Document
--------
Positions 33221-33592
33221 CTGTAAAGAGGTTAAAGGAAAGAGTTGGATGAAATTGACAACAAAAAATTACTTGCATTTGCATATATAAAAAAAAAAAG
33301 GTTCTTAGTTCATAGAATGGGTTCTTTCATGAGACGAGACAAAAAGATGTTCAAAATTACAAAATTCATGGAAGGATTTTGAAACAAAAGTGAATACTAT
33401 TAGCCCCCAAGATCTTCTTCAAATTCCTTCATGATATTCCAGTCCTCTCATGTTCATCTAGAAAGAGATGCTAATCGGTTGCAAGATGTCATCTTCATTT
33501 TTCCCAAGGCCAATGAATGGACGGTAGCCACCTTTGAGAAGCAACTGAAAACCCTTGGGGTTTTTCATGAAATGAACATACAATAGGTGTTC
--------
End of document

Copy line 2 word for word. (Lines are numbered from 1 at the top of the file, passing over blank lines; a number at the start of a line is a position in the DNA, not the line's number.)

33221 CTGTAAAGAGGTTAAAGGAAAGAGTTGGATGAAATTGACAACAAAAAATTACTTGCATTTGCATATATAAAAAAAAAAAG